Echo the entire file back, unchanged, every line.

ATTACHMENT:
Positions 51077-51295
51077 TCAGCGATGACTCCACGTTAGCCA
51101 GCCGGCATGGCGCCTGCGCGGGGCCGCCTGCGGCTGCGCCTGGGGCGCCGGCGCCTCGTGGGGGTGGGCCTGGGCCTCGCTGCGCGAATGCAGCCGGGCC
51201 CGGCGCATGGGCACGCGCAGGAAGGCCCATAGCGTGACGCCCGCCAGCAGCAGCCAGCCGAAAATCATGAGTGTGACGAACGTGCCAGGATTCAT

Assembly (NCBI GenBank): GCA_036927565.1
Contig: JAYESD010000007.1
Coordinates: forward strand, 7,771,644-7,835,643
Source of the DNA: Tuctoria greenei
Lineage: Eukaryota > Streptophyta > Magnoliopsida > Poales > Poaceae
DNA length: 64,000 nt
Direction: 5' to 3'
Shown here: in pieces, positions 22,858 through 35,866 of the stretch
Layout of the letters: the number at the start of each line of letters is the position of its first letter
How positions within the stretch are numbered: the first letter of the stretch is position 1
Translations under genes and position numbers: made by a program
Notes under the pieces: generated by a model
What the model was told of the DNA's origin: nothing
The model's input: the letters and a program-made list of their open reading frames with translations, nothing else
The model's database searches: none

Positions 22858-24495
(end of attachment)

Positions 51077-51295
51077 TCAGCGATGACTCCACGTTAGCCA
51101 GCCGGCATGGCGCCTGCGCGGGGCCGCCTGCGGCTGCGCCTGGGGCGCCGGCGCCTCGTGGGGGTGGGCCTGGGCCTCGCTGCGCGAATGCAGCCGGGCC
51201 CGGCGCATGGGCACGCGCAGGAAGGCCCATAGCGTGACGCCCGCCAGCAGCAGCCAGCCGAAAATCATGAGTGTGACGAACGTGCCAGGATTCAT

Assembly (NCBI GenBank): GCA_036927565.1
Contig: JAYESD010000007.1
Coordinates: forward strand, 7,771,644-7,835,643
Source of the DNA: Tuctoria greenei
Lineage: Eukaryota > Streptophyta > Magnoliopsida > Poales > Poaceae
DNA length: 64,000 nt
Direction: 5' to 3'
Shown here: in pieces, positions 22,858 through 35,866 of the stretch
Layout of the letters: the number at the start of each line of letters is the position of its first letter
How positions within the stretch are numbered: the first letter of the stretch is position 1
Translations under genes and position numbers: made by a program
Notes under the pieces: generated by a model
What the model was told of the DNA's origin: nothing
The model's input: the letters and a program-made list of their open reading frames with translations, nothing else
The model's database searches: none

Positions 22858-24495